A sample text widget

Etiam pulvinar consectetur dolor sed malesuada. Ut convallis euismod dolor nec pretium. Nunc ut tristique massa.

Nam sodales mi vitae dolor ullamcorper et vulputate enim accumsan. Morbi orci magna, tincidunt vitae molestie nec, molestie at mi. Nulla nulla lorem, suscipit in posuere in, interdum non magna.

Leafhacking Battery Mod Gives Extra Range, But At What Cost?

Like early-adopters of any new technology, the first owners of electric cars like the 2012 Nissan Leaf and 2012 Chevrolet Volt have already proven that they like to hack their plug-in cars to improve features, charging times and even performance.

The latest leafhack, from plug-in hybrid battery specialists Enginer, aims to increase the range of the 2011 and 2012 Nissan Leafs by installing a supplemental lithium-ion battery in the bottom of the trunk.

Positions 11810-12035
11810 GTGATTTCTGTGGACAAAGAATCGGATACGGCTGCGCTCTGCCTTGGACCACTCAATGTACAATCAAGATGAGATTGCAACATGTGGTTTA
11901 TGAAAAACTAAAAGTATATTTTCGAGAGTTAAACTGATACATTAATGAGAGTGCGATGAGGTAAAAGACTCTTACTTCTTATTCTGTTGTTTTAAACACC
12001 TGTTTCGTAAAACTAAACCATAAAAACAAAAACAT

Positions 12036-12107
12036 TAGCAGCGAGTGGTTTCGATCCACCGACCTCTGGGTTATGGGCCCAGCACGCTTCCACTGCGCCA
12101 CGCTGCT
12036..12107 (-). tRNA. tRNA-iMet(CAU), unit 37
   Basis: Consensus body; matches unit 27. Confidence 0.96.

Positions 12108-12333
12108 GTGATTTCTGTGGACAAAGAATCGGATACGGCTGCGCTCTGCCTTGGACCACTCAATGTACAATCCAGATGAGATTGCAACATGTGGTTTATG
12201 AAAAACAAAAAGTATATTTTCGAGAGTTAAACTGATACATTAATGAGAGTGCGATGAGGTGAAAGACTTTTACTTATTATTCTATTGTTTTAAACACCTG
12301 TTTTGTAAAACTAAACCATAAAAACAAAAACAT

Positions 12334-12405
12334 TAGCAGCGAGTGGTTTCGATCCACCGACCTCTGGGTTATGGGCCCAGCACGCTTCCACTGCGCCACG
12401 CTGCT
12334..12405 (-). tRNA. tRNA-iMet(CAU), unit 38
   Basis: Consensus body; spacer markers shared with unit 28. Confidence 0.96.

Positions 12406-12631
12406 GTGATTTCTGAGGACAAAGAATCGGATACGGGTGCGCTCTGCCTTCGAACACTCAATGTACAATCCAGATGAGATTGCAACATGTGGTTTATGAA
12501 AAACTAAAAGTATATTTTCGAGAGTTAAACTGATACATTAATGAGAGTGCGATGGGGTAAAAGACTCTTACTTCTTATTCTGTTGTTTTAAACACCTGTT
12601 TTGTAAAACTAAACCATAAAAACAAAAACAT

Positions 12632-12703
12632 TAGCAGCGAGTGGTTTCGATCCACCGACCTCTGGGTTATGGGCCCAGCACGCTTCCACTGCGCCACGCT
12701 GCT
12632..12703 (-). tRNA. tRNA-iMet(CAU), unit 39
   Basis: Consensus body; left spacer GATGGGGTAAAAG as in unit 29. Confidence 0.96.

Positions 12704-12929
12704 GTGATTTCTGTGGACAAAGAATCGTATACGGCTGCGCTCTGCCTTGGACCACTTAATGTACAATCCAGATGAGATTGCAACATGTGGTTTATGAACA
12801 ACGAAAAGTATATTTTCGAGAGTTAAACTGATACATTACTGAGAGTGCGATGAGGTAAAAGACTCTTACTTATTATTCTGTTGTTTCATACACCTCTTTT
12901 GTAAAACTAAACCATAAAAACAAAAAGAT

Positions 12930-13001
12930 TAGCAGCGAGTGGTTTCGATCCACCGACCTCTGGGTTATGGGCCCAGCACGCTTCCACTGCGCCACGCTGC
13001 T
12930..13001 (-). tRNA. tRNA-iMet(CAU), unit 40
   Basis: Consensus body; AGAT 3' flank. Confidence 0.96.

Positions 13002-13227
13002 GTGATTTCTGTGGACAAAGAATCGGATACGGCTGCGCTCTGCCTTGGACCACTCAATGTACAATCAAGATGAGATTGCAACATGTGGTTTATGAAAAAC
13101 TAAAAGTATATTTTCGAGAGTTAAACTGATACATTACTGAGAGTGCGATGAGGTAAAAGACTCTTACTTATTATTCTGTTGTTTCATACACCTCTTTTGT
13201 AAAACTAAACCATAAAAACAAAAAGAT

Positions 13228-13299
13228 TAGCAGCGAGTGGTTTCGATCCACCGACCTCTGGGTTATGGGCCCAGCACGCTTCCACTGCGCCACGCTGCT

But with the 2013 Nissan Leaf rumored to have better range and winter performance, what’s the real cost of hacking your Leaf in this way, how easy is it, and would you be better to get a 2013 model instead?

How it works

2011 Nissan Leaf SL
According to Enginer’s own website, the leafhack involves adding its own 4 kilowatt-hour, 8 kWh, or 12 kWh, 48-volt lithium-phosphate battery pack, charger and high-voltage DC-to-DC converter into the trunk of a stock leaf


Leave a Reply